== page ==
Advance Praise for ‘The Hammerhead Chronicles’

The Hammerhead Chronicles (11/15) received high praise from some phenomenal authors. Read their full blurbs and reviews, and preorder today through your favorite bookseller.

“Deft and engrossing, The Hammerhead Chronicles illuminates the threads that connect us as communities, families, friends, and even enemies.  Gould, with his lucent prose and wise insights into the human heart, gives us characters as real and conflicted as any to be found in fiction.  Their stories become a luminous weaving of fate and will, grief and desire, which sheds light on the families to which we’re born, the families we make, and the families we find along the way.” Taylor Brown, author of Wingwalkers

“This ebullient, big-hearted book had me at the first sentence. The voices are so varied and hilarious and sad and compelling. When one of them breaks through the barrier between earth and the afterlife it just seems a natural extension of this novel’s boundless innovation, its devotion to language, and its love for all the broken people living and speaking in it. A joyful, complicated book made with a constellation of powerful and intimate voices.” —Rebecca Lee, author of Bobcat and Other Stories

”A wild ride through the ups and downs of family and friendship, Scott Gould’s The Hammerhead Chronicles is as big-hearted as it is hilarious. Skillfully weaving no less than seven points of view, including a ghost, and not excluding creepy infestations, Gould’s novel wittily spoofs the Southern gothic tale and made me laugh out loud.” Karen Brennan, author of Television, a Memoir

“Scott Gould’s newest book, The Hammerhead Chronicles, advances his reputation as a uniquely inventive contemporary master of the comic tradition in Southern literature. The storytelling here sizzles with wit and wild play, with plot that terrifyingly and thrillingly jumps the tracks, and with perfect storms of reliable and unreliable revelations. This dynamic novel unforgettably portrays the processes of recovering from old and new injuries. “Only trouble is interesting,” one of the key characters says about the uncannily transformative difficulties that arrive at the worst moments in life – every page of Gould’s wonderful novel embodies this simple, powerful truth.” Kevin McIlvoy, author of One Kind Favor

“Beautifully crafted, told in a chorus of original voices, The Hammerhead Chronicles evokes its characters in such a way as to render them somehow next-door familiar but also as mysterious and complicated as life itself. These people are just like the rest of us, in other words, great big messes one and all, and Scott Gould is honest and clear-eyed and willing to take risks in his rendering. I read these pages with serious admiration.” —Michael Knight, author of Eveningland and At Briarwood School for Girls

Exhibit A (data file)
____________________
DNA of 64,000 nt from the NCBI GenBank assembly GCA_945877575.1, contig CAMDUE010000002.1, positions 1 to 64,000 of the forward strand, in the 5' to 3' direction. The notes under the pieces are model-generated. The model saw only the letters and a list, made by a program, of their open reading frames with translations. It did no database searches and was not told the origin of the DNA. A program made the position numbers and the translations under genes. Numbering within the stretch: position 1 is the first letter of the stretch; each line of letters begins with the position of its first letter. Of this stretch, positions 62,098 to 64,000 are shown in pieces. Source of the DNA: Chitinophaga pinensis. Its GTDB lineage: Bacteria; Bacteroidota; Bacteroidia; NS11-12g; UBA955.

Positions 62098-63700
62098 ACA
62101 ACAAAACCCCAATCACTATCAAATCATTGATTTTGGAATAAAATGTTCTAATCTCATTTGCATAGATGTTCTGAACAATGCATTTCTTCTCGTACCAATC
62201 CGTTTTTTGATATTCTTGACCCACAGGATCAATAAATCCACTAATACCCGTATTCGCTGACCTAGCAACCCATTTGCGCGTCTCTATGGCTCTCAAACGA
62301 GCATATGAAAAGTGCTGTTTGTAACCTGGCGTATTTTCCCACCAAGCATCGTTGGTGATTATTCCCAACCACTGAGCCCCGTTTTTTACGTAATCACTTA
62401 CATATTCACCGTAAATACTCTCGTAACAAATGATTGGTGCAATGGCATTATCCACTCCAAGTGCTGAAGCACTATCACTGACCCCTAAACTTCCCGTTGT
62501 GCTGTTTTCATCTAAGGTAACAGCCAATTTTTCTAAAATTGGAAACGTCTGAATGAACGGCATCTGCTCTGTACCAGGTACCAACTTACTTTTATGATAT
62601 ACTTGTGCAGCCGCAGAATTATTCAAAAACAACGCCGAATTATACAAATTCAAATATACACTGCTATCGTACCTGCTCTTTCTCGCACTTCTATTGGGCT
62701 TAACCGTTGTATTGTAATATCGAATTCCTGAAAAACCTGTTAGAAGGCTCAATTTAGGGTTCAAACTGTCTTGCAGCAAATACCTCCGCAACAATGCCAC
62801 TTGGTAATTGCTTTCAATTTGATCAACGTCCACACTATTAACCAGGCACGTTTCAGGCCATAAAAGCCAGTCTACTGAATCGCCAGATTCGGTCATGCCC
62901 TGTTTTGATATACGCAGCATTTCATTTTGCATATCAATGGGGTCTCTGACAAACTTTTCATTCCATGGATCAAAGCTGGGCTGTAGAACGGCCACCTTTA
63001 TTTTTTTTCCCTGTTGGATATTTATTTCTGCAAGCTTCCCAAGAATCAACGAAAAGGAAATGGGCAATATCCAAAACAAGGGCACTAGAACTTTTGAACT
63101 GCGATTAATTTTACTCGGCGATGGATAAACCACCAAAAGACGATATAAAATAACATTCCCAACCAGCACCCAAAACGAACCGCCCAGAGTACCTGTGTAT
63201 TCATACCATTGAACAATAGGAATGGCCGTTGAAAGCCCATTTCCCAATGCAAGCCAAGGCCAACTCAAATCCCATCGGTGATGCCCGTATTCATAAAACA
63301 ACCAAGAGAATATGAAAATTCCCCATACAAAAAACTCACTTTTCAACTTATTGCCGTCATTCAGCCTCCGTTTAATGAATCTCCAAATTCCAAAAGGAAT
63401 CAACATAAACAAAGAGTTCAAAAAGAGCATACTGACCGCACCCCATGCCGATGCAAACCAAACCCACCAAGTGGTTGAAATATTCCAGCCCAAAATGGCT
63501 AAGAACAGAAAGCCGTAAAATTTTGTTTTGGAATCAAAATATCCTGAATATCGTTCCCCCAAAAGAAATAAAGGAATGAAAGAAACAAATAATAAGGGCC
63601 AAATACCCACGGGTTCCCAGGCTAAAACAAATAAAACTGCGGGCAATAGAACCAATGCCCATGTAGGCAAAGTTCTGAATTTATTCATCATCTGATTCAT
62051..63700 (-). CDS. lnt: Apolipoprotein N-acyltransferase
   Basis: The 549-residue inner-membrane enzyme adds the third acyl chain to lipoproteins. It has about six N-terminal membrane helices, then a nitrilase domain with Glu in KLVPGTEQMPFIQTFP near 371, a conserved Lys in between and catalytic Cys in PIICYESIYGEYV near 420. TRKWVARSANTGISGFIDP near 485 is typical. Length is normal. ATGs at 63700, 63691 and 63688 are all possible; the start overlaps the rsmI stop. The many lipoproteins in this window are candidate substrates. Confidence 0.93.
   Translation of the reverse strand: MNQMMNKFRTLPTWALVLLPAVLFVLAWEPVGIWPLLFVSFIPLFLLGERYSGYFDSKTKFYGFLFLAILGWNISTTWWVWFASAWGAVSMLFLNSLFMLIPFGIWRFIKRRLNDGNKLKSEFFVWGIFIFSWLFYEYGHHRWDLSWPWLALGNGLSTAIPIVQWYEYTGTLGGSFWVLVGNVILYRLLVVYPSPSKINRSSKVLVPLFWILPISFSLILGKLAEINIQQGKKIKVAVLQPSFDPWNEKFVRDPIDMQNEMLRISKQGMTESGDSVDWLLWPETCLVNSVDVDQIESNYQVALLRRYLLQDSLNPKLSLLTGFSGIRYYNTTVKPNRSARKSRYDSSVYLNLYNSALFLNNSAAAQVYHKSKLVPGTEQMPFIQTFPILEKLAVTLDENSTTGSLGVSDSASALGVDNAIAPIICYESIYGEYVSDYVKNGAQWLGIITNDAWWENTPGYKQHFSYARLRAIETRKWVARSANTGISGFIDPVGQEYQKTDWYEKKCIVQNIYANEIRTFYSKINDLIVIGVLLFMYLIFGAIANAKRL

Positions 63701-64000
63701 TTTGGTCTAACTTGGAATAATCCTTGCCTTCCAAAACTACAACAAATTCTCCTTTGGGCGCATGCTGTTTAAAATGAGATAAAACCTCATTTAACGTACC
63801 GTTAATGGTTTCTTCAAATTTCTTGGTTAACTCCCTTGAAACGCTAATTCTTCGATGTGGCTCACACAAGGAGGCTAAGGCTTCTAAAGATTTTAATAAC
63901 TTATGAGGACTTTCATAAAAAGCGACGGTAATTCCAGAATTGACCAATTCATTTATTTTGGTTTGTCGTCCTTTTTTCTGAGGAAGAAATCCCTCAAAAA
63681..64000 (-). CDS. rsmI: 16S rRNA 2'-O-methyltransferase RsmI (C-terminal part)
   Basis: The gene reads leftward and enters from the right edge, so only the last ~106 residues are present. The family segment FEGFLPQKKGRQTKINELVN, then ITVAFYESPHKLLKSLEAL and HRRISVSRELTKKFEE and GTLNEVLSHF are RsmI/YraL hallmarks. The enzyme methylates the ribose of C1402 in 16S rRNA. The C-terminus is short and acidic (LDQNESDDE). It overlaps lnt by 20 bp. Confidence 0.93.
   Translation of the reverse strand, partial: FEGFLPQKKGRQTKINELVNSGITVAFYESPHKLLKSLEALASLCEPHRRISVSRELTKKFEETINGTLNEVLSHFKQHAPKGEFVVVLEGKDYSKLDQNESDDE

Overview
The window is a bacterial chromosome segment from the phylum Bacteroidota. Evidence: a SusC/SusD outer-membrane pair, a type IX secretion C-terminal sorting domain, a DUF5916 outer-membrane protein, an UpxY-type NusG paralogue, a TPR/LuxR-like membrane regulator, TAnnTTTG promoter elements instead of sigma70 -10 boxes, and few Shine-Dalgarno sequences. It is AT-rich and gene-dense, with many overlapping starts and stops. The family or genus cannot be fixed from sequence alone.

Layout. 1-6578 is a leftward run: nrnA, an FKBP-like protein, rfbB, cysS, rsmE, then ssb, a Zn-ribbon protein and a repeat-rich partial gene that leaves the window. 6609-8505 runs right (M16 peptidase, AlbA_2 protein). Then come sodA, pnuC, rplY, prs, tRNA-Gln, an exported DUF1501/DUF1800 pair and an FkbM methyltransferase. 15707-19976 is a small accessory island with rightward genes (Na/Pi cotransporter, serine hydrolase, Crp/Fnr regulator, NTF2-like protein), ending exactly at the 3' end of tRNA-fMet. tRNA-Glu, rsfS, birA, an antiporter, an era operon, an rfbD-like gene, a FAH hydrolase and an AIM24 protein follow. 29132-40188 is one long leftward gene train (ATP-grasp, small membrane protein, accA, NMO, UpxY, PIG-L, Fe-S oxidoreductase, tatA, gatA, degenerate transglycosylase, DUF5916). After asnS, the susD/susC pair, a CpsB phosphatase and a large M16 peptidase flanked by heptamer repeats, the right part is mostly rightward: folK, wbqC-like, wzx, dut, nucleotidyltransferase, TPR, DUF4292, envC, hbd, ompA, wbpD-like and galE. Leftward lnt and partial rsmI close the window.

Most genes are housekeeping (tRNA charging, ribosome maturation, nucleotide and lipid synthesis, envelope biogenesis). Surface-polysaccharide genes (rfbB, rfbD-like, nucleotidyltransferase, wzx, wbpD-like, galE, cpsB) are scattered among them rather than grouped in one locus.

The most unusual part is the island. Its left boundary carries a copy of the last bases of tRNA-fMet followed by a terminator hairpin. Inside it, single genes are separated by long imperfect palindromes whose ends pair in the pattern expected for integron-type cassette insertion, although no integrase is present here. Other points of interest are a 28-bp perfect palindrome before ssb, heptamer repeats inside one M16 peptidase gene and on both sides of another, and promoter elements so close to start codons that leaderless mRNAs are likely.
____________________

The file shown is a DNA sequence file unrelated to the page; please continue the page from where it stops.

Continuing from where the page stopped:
“Scott Gould understands two great truths of southern storytelling: everyone is weird, and comedy and tragedy always hold hands. He is also a great novelist who knows that how a story is shuffled decides what it means. This book reads so fast and so funny that you don’t mind when it grabs you first by the lapels and then by something inside your chest.”  Elise Blackwell, author of Hunger and The Lower Quarter

“In his latest novel The Hammerhead Chronicles, Scott Gould captures with keen insight and uncanny observation the complexities of human relationships and their inevitable accompaniments of hilarity and heartbreak. In typical Scott Gould fashion, this book is side-splittingly funny, illuminating the absurdities of everyday life and the little triumphs that keep us going in spite of them. Gould’s novel is a masterclass on point of view and voice, beginning with Claude, a recently widowed, almost divorced, college professor, who is chronically not particularly happy and has a fondness for PBR and Jim Beam, which his favorite, salty bartender, the diminutive, tattooed LeJeune, is ever ready to serve him. Claude’s best friend and coworker is Samuel, a Black mathematician who generally keeps to himself but has an axe to grind with twin, racist, gay, bookshop owners, Wallace and Wade. Wallace and Wade are too busy running their lily-white bookstore to notice a heap of trouble brewing right under their turned-up noses. Cheryl, Claude’s almost ex-sister-in-law, wrangles with her own unhappy marriage and the recent death of her sister, Claude’s almost ex-wife Peg. Cheryl has recently taken in Marlene, Claude and Peg’s disinterested, brooding daughter who wants nothing to do with anyone but her surly, skinny, white supremacist boyfriend Colt. And then there’s Peg, the newly departed, who observes them all from someplace above with great interest but no influence on the storm clouds brewing among them as they each search for better, more fulfilling lives. Oh, and rats! This book is populated with a colony of beady-eyed, yellow-toothed rats. Beyond the humor, this is a poignant story about the beauty of life and the enduring powers of hope and love. I loved this book!” Michel Stone, author of The Iguana Tree and Border Child

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